Humanitarian Aid

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Disasters in developing nations bring out the better angels of foreign governments and world citizens, but not all aid, or media coverage, is distributed equally. On today’s show we discover why the world’s worst disasters don’t always get the most aid.

Then, if you’ve ever binge-watched a show until you feel sick, you may be suffering from: “shoverdose”.  Check your phone obsessively? Well, you may be “figital”. Later in the show, the joys of made-up words.

Logan Shannon / NHPR

Not sure how you're going to muster the energy to rake another pile of leaves this weekend? Let us make the chore a little easier by distracting you with a solid hour of public radio encouragement. The Word of Mouth Saturday show is carefully designed to take you on a sound odyssey that's perfect even if you decide to forgo the leaf raking for another day.

On this week's show:

  • Please don't send shoes: Jessica Alexander makes the case for sending money instead of food or clothing when disaster strikes.
  • Why is Sweden so good at pop music? Nolan Feeney outlines the many reasons Sweden is a country of hit makers. We dare you to not get "The Sign" stuck in your head.
  • Talking about death: It's not an easy subject, but a new Showtime series, "Time of Death" approaches the taboo with unflinching realism. Jaweed Kaleem from the Huffington Post, and Miggi Hood, co-executive producer of the series join us to talk about death.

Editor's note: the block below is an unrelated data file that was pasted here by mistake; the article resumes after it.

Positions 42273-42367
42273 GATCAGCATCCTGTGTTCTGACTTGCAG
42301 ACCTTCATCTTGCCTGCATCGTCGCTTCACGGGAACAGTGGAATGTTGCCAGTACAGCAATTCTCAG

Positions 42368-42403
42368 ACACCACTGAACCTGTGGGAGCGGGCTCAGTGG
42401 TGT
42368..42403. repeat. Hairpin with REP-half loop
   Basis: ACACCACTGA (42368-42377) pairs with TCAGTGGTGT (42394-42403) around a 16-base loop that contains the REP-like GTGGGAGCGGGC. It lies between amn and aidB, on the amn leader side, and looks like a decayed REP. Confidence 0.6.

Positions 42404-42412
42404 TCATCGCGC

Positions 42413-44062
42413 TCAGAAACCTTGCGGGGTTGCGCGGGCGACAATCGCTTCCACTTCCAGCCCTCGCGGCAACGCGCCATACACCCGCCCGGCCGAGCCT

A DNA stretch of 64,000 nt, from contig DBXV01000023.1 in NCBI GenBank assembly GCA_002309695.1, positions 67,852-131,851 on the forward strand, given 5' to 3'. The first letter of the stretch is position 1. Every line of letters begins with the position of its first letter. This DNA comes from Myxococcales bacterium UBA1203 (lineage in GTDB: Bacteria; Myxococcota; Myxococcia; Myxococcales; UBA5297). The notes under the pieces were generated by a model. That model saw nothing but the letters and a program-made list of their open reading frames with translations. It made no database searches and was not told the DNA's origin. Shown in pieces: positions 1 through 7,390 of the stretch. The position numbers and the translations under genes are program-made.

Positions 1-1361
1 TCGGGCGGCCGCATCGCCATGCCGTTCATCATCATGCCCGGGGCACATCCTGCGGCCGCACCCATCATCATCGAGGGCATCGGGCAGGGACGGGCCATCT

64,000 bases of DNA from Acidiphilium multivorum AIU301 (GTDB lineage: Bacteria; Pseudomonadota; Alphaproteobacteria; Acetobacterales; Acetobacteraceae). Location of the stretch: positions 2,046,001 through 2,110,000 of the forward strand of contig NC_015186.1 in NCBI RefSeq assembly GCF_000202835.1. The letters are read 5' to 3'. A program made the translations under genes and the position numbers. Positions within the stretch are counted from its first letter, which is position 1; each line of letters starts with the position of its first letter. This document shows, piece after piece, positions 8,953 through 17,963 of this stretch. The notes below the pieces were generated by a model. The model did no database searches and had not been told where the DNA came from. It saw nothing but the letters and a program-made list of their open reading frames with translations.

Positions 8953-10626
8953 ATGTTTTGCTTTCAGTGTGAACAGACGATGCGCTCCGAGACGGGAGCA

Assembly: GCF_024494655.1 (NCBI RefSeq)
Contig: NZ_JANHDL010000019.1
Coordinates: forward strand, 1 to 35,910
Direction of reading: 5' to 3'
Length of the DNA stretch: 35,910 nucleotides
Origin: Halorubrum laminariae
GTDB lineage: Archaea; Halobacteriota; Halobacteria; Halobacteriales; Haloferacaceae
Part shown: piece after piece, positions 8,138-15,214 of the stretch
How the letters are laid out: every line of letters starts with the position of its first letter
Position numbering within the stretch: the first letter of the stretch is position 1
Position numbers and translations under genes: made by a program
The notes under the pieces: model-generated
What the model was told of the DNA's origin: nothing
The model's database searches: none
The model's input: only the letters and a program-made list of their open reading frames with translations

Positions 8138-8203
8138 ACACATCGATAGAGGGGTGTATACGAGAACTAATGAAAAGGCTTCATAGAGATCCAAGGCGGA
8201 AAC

• The Warren Commission 50 years later. Justice Richard Mosk was a 23-year-old attorney when he became the youngest member of the commission established by President Johnson to investigate the murder of JFK and his assassin. He tells us about the commission and why conspiracy theories can be harmful.

Copyright 2013 JMA/EUMETSAT

Nearly a week has passed since Typhoon Haiyan ripped through the Philippines.  Aid organizations are reporting more than 10,000 dead, though Filipino President Aquino says that number is far overblown. Whatever the number, many more will likely succumb to disease or dehydration as relief slowly pours in to the hardest hit areas. Security is a major concern among officials in areas now teetering towards anarchy. Yesterday, Reuters reported that nearly 30,000 bags of rice were stolen from a government warehouse and rampant looting has turned deadly.   

Americans spring into action after such disasters, emptying their cupboards of old canned goods, medicines and clothing. Jessica Alexander urges you not to. She’s the  author of Chasing Chaos: My Decade In And Out Of Humanitarian Aid. We read her article “Please Don’t Send Your Old Shoes To The Philippines” on slate.com and reached her this morning at the UN.